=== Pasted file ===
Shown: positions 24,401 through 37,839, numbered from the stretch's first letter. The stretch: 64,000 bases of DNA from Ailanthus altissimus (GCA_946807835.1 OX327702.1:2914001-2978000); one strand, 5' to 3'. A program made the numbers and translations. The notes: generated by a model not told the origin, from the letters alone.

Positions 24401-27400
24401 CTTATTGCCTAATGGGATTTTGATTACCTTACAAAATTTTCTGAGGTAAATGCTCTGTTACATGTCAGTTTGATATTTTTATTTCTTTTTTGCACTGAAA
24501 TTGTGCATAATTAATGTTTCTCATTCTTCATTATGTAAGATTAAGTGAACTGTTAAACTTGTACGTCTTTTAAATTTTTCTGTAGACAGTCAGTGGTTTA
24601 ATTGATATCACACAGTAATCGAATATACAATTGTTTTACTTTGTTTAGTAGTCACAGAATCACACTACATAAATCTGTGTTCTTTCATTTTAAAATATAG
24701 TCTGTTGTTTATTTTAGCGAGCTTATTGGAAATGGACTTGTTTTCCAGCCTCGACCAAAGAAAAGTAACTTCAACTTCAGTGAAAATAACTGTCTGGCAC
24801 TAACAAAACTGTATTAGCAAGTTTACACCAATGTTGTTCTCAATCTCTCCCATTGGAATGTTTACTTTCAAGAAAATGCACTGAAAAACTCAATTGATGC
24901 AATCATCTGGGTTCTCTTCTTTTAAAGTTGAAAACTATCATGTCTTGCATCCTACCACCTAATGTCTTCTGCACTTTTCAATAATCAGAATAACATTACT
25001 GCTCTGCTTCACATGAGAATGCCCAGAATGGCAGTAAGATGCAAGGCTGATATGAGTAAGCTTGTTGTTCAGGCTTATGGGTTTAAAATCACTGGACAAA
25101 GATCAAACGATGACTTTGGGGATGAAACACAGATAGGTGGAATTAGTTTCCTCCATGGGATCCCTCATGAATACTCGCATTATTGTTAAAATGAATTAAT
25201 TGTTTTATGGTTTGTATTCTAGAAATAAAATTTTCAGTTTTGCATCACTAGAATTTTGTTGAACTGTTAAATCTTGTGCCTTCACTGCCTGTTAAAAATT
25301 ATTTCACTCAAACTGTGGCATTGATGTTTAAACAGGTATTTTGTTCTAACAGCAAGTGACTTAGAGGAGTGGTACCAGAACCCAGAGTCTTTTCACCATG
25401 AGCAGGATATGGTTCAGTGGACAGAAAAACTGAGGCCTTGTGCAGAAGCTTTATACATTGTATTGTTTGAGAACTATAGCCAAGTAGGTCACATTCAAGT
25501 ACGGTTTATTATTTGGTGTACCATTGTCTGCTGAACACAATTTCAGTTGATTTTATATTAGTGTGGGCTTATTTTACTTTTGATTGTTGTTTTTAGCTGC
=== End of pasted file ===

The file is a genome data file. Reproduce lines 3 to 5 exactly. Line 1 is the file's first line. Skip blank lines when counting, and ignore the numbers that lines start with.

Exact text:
24401 CTTATTGCCTAATGGGATTTTGATTACCTTACAAAATTTTCTGAGGTAAATGCTCTGTTACATGTCAGTTTGATATTTTTATTTCTTTTTTGCACTGAAA
24501 TTGTGCATAATTAATGTTTCTCATTCTTCATTATGTAAGATTAAGTGAACTGTTAAACTTGTACGTCTTTTAAATTTTTCTGTAGACAGTCAGTGGTTTA
24601 ATTGATATCACACAGTAATCGAATATACAATTGTTTTACTTTGTTTAGTAGTCACAGAATCACACTACATAAATCTGTGTTCTTTCATTTTAAAATATAG